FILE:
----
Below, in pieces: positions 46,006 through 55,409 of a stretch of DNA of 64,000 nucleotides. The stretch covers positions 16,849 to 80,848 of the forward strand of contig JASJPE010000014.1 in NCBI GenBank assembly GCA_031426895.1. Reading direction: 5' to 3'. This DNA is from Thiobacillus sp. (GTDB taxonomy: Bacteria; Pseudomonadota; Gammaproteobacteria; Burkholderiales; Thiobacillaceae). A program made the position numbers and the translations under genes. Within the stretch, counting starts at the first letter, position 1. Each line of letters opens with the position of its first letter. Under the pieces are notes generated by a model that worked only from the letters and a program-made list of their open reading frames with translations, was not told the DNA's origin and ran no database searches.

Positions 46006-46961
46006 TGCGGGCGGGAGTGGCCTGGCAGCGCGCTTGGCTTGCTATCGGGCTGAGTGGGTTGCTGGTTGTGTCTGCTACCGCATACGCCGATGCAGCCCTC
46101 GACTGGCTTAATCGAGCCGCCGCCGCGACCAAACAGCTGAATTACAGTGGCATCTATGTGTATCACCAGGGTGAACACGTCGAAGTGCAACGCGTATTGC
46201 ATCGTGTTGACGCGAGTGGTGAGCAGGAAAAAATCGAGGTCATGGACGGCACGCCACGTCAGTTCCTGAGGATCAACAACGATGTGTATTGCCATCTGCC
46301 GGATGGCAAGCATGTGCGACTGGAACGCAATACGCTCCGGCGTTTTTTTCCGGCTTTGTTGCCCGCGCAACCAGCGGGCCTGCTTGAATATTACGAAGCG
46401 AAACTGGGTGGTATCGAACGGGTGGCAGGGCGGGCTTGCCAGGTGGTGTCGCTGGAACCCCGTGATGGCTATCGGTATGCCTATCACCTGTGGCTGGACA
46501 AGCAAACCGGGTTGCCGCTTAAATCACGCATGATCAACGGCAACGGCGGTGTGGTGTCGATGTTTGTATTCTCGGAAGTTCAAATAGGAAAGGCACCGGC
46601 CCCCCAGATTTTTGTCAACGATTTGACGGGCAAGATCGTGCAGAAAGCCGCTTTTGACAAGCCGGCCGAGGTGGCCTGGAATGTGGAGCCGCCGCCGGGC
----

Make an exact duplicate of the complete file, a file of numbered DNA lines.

Below, in pieces: positions 46,006 through 55,409 of a stretch of DNA of 64,000 nucleotides. The stretch covers positions 16,849 to 80,848 of the forward strand of contig JASJPE010000014.1 in NCBI GenBank assembly GCA_031426895.1. Reading direction: 5' to 3'. This DNA is from Thiobacillus sp. (GTDB taxonomy: Bacteria; Pseudomonadota; Gammaproteobacteria; Burkholderiales; Thiobacillaceae). A program made the position numbers and the translations under genes. Within the stretch, counting starts at the first letter, position 1. Each line of letters opens with the position of its first letter. Under the pieces are notes generated by a model that worked only from the letters and a program-made list of their open reading frames with translations, was not told the DNA's origin and ran no database searches.

Positions 46006-46961
46006 TGCGGGCGGGAGTGGCCTGGCAGCGCGCTTGGCTTGCTATCGGGCTGAGTGGGTTGCTGGTTGTGTCTGCTACCGCATACGCCGATGCAGCCCTC
46101 GACTGGCTTAATCGAGCCGCCGCCGCGACCAAACAGCTGAATTACAGTGGCATCTATGTGTATCACCAGGGTGAACACGTCGAAGTGCAACGCGTATTGC
46201 ATCGTGTTGACGCGAGTGGTGAGCAGGAAAAAATCGAGGTCATGGACGGCACGCCACGTCAGTTCCTGAGGATCAACAACGATGTGTATTGCCATCTGCC
46301 GGATGGCAAGCATGTGCGACTGGAACGCAATACGCTCCGGCGTTTTTTTCCGGCTTTGTTGCCCGCGCAACCAGCGGGCCTGCTTGAATATTACGAAGCG
46401 AAACTGGGTGGTATCGAACGGGTGGCAGGGCGGGCTTGCCAGGTGGTGTCGCTGGAACCCCGTGATGGCTATCGGTATGCCTATCACCTGTGGCTGGACA
46501 AGCAAACCGGGTTGCCGCTTAAATCACGCATGATCAACGGCAACGGCGGTGTGGTGTCGATGTTTGTATTCTCGGAAGTTCAAATAGGAAAGGCACCGGC
46601 CCCCCAGATTTTTGTCAACGATTTGACGGGCAAGATCGTGCAGAAAGCCGCTTTTGACAAGCCGGCCGAGGTGGCCTGGAATGTGGAGCCGCCGCCGGGC